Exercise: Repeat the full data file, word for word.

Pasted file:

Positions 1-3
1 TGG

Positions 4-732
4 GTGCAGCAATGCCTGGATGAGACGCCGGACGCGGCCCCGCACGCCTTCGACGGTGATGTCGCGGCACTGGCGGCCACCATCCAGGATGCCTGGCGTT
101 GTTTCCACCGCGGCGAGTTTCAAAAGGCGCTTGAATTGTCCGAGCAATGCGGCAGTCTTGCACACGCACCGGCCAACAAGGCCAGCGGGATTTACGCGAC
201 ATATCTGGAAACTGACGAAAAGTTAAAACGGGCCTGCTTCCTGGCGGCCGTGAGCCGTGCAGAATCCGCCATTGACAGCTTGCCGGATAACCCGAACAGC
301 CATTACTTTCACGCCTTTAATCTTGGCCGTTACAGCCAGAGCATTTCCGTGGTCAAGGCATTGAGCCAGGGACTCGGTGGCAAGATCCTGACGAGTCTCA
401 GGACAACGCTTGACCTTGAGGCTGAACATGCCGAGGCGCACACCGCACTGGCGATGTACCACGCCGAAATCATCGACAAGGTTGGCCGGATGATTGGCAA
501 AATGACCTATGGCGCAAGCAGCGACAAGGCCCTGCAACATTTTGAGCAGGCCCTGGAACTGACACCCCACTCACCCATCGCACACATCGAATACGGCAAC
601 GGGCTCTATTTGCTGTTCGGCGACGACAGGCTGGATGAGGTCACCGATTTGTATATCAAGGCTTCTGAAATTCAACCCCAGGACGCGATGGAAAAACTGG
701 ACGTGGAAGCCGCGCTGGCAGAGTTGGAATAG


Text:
Positions 1-3
1 TGG

Positions 4-732
4 GTGCAGCAATGCCTGGATGAGACGCCGGACGCGGCCCCGCACGCCTTCGACGGTGATGTCGCGGCACTGGCGGCCACCATCCAGGATGCCTGGCGTT
101 GTTTCCACCGCGGCGAGTTTCAAAAGGCGCTTGAATTGTCCGAGCAATGCGGCAGTCTTGCACACGCACCGGCCAACAAGGCCAGCGGGATTTACGCGAC
201 ATATCTGGAAACTGACGAAAAGTTAAAACGGGCCTGCTTCCTGGCGGCCGTGAGCCGTGCAGAATCCGCCATTGACAGCTTGCCGGATAACCCGAACAGC
301 CATTACTTTCACGCCTTTAATCTTGGCCGTTACAGCCAGAGCATTTCCGTGGTCAAGGCATTGAGCCAGGGACTCGGTGGCAAGATCCTGACGAGTCTCA
401 GGACAACGCTTGACCTTGAGGCTGAACATGCCGAGGCGCACACCGCACTGGCGATGTACCACGCCGAAATCATCGACAAGGTTGGCCGGATGATTGGCAA
501 AATGACCTATGGCGCAAGCAGCGACAAGGCCCTGCAACATTTTGAGCAGGCCCTGGAACTGACACCCCACTCACCCATCGCACACATCGAATACGGCAAC
601 GGGCTCTATTTGCTGTTCGGCGACGACAGGCTGGATGAGGTCACCGATTTGTATATCAAGGCTTCTGAAATTCAACCCCAGGACGCGATGGAAAAACTGG
701 ACGTGGAAGCCGCGCTGGCAGAGTTGGAATAG